Navy Arms Serial Number Lookup

I also have an early (1989) Navy Arms 66, and they are different in a few places. The bolt is shorter, there is a step in the frame opening that is not there in later models. As Fox Creek Kid mentioned, it has a lever safety. However, it is not the same as the 73 as far as parts are concerned, the spring and the internal parts are different, and no longer made, and 73 parts will not fit. My lever safety spring broke some years ago, and as parts were no longer made for that early 66, I milled a step in the frame bottom and put in a Henry/66 trigger spring and one piece trigger. I have an early Navy Arms '66 in 38 spl. That I bought back in '68.

It was the only center fire caliber available at the time (the other option was 22LR). The serial number is 5XX. I promptly removed the lever safety and replaced the hammer.

The original hammer was 'hollowed out' and an original Winchester '73 hammer dropped right in. The chambers on these early yellowboy 38's were oversized and cases bulged conspicuously, so Navy Arms produced their own 38 ammo with oversized cases. A simple solution was to neck size only when reloading. In my case, I changed the barrel (for a wopping $20) at a later date. I was concerned about interchangeability with my 38 Great Western SAA and frequent full length sizing severely bulged cases tend to shorten case life. I recently acquired a real early Navy Arms/ Uberti Yellowboy.serial number 2X, in 22LR. Most folks don't know how the repro Yellowboy got here in the first place, so here it is.

Jun 20, 2010  What is the serial number range? This is a very early Navy Arms made by Gregorelli & Uberti, thus the 'GU' initials on early Navy Arms imports. In the early days of the Navy Arms/Uberti connection, Gregorelli actually produced the metal parts for the revolvers and Uberti assembled them. These revolvers are extremely collectable.

In the early '60s, someone at Winchester was wondering what they could do for the Winchester centennial and the idea of bringing back the '66 was conceived. Winchester was afraid to tool up for it, so they went to Navy Arms and Uberti who had been successful in bringing back cap and ball revolvers and the Zouave rifle. On verbal agreement, Uberti started work and began tooling up for a 22 cal. As Uberti progressed, Winchester got cold feet. They didn't think thy could possibly sell enough to be worth while.and they backed out.

Uberti and Navy Arms had a lot invested in the project and decided to continue rather than suffer the loss. All of the associated intrigue and politics caused them to fall way behind their original schedule.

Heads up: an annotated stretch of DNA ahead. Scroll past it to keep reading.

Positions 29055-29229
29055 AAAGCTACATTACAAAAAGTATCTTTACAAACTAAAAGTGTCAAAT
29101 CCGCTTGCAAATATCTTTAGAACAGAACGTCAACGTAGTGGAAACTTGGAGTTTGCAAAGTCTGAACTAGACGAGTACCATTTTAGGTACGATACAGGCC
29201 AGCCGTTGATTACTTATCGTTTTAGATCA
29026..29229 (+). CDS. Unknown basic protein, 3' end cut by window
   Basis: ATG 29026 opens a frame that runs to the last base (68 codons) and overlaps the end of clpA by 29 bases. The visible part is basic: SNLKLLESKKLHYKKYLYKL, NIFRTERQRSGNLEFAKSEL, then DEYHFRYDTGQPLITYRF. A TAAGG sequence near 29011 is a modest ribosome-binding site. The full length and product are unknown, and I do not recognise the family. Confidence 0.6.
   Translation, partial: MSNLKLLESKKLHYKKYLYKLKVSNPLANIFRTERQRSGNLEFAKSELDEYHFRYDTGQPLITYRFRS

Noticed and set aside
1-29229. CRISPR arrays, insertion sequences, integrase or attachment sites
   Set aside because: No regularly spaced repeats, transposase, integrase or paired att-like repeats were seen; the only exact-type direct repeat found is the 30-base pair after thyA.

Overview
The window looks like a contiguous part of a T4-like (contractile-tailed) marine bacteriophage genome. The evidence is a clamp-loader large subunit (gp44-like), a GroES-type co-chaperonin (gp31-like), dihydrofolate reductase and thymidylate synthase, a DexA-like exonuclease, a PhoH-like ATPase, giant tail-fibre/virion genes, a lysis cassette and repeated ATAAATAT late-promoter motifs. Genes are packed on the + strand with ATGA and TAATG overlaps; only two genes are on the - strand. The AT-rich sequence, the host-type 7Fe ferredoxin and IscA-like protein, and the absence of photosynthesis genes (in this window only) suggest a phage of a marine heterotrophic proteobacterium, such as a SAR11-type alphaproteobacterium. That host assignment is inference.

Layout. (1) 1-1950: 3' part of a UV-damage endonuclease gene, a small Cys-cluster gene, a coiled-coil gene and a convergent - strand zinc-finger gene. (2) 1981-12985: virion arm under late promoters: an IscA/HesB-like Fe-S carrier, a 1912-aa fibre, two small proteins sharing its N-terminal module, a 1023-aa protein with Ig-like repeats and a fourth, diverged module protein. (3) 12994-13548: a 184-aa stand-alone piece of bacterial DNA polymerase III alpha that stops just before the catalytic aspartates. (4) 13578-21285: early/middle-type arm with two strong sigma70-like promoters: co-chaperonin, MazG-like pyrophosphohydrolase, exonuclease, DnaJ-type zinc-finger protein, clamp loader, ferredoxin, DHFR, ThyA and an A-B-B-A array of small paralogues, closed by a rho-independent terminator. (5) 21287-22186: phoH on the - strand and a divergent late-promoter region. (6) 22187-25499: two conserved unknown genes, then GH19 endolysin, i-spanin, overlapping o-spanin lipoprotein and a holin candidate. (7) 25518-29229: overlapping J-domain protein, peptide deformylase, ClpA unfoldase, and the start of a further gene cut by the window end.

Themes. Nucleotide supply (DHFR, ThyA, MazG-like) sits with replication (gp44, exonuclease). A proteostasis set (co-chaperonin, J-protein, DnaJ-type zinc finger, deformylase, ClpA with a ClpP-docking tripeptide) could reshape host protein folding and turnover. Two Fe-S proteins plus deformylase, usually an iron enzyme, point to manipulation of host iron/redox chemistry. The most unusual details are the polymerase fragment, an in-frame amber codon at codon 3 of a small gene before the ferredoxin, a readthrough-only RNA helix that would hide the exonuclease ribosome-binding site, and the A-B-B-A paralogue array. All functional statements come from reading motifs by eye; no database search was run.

As 1966 drew near, Winchester realized its mistake and tried to do something, but between time lost and bad feeling, it was too late. Navy Arms and Uberti eventually introduced the Yellowboy in 1967.

A year after Winchester introduced its '66. A 94 with a brass plated receiver in 30-30 (in 1966). This began their string of 'collector's and commemerative models. My low number Yellowboy, one might say, came from the first litter.In the early '60s, someone at Winchester was wondering what they could do for the Winchester centennial and the idea of bringing back the '66 was conceived. Winchester was afraid to tool up for it, so they went to Navy Arms and Uberti who had been successful in bringing back cap and ball revolvers and the Zouave rifle. On verbal agreement, Uberti started work and began tooling up for a 22 cal.

As Uberti progressed, Winchester got cold feet. They didn't think thy could possibly sell enough to be worth while.and they backed out. Uberti and Navy Arms had a lot invested in the project and decided to continue rather than suffer the loss.

All of the associated intrigue and politics caused them to fall way behind their original schedule. As 1966 drew near, Winchester realized its mistake and tried to do something, but between time lost and bad feeling, it was too late. Navy Arms and Uberti eventually introduced the Yellowboy in 1967. A year after Winchester introduced its '66. A 94 with a brass plated receiver in 30-30 (in 1966). This began their string of 'collector's and commemerative models.

My low number Yellowboy, one might say, came from the first litter. The story I heard from an industry insider was that Winchester & Uberti merely met to discuss terms and the meeting ended over money.

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